I got this book through recent sale held by the University of Chicago Press. While not a work of academic history (my usual term-time fare), I thought it relevant because of my graduate methods course teaching in which I’ve incorporated a history of media segment.
An accomplished interdisciplinary scholar (holding appointments at two universities in sociology, comparative literature, English and human geography), Wendy Griswold takes a synthetic, transnational approach to modern reading cultures. Refreshingly, this isn’t a work solely about the United States, although regionalism and reading cultures in the USA figures into her broader argument linking the local form of a reading class to the sense of regional identity. In Italy, Norway and the United States, Griswold tracks very different experiences of each of these elements: from Italy’s less-robust reading class coexisting with a celebrated and cosmopolitan literary culture to Norway’s effective use of state resources for promoting regional literature nationally to the way in which reader movements across
Griswold employs some fascinating models and arguments. I fell a little bit in love with her term for readers who’ve moved into new regions: cowbirds (due to that species’ ease in taking over the nests of other birds and settling right in). I also appreciated her approach to defining the reading class in which she’s clearly talking about not just literate people but those who both value the practice and dedicate time to it in their busy lives. Griswold challenges the accepted orthodoxy that more time on the internet means less time for reading, drawing on a range of research.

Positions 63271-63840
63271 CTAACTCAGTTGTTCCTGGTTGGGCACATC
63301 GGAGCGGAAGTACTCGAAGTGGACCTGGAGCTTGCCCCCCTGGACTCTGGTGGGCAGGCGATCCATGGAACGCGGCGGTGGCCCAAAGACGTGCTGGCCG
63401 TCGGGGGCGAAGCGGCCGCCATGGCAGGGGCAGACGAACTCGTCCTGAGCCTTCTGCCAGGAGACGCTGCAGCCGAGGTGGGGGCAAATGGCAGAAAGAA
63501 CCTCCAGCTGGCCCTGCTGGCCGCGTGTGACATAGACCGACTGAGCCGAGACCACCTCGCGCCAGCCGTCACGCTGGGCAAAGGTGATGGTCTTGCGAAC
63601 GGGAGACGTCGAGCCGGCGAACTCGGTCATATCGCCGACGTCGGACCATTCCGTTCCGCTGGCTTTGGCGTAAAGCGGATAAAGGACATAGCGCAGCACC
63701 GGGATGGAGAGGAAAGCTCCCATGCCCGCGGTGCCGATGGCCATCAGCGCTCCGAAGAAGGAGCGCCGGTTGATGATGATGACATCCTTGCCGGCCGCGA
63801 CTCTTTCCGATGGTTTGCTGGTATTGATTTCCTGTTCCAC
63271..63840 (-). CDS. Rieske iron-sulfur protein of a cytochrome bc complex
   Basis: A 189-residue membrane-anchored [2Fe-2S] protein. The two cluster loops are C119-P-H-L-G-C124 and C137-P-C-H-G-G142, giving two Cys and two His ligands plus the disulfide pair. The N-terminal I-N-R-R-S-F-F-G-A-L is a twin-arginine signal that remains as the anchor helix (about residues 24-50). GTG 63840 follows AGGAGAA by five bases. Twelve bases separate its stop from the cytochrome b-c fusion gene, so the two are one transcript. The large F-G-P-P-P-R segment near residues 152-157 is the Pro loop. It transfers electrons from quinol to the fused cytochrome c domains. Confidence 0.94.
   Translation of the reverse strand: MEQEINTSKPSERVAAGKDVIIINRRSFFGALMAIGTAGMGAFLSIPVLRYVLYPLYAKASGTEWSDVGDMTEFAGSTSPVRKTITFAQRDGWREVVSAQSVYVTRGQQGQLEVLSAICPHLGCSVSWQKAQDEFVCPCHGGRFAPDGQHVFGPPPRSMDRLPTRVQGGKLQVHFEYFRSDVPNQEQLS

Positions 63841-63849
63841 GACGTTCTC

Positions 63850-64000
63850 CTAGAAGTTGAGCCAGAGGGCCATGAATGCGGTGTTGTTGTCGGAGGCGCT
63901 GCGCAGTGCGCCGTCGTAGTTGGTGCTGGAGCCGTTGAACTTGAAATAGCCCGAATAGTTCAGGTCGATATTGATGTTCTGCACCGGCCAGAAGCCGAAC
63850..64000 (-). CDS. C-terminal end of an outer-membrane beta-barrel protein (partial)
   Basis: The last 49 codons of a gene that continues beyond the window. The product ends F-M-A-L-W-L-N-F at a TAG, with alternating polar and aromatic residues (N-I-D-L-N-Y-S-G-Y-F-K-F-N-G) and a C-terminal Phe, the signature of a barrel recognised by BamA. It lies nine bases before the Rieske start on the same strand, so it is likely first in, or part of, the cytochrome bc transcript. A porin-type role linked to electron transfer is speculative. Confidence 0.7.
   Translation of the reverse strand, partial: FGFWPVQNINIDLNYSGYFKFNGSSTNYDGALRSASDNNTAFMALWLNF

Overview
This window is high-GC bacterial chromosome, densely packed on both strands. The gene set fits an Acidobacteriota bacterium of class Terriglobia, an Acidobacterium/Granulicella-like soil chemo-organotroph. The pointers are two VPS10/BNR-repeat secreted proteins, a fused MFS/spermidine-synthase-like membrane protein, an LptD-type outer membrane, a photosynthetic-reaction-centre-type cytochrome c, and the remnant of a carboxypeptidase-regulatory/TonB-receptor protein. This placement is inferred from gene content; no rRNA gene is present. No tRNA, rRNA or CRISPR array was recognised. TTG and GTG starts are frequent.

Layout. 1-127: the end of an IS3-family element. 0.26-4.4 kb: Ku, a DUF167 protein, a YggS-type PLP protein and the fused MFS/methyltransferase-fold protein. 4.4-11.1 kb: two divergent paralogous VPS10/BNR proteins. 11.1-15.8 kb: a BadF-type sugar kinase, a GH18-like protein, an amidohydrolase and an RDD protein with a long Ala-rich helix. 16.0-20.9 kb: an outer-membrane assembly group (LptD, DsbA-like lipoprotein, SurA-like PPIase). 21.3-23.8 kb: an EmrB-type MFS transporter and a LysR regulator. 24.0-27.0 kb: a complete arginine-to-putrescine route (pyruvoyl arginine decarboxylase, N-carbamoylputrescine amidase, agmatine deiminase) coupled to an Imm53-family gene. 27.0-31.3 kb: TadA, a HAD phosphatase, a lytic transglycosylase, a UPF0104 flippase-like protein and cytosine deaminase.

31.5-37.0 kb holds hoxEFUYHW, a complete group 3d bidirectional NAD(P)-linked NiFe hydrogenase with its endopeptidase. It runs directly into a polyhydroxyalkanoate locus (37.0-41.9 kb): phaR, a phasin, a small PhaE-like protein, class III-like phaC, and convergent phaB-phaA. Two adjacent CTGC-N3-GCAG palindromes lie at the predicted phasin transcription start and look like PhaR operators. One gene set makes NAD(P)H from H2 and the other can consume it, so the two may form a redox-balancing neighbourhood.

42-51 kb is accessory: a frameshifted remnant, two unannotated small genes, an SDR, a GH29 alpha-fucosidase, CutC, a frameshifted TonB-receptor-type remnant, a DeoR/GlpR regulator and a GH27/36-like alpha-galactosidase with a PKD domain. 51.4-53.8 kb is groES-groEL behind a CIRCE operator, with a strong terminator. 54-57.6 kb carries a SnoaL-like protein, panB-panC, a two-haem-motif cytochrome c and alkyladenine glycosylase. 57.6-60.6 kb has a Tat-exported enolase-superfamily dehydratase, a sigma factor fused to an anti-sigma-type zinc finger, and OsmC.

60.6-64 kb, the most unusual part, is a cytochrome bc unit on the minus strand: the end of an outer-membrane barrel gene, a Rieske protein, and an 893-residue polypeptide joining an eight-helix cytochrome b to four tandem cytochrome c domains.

Griswold finishes her chapter on “The Reading Class” with three key points that form her prediction for the future of the reading class. First, that reading enjoys a long-standing prestige in almost every country. Second, that reading is intensely dependent upon social organization beginning with education and culminating in reader-driven interaction (in reading groups, which she studies closely as well as currently popular sites I’d throw into the mix such as Goodreads. Third, and for Griswold, one of the most interesting prospects, is a growing gap she documents between reading for practice and reading “as an esteemed, cultivated, supported practice of an educated elite.” 
Here’s where we differ. For this last part, Griswold limits herself dramatically. Those works that she deems particular to the reading practices of the reading class are literature, serious nonfiction, books “of the quality press”. And while those books are certainly important, is this enough to define the reading class? Elsewhere in the book she shows how genre fiction (mysteries, westerns, etc.) also are important works in regional reading classes – evoking a sense of place, community and shared experience that helps to build a strong regional culture. Yet, in this prediction we see those other literary genres excluded and this is a problem. As long as only ‘serious nonfiction, books of the quality press’ are going to define the reading class, much of the experience of devoted and socially-engaged readers will pass by researchers, even those as able as Griswold.
See also this lucid review by Tara Brabazon.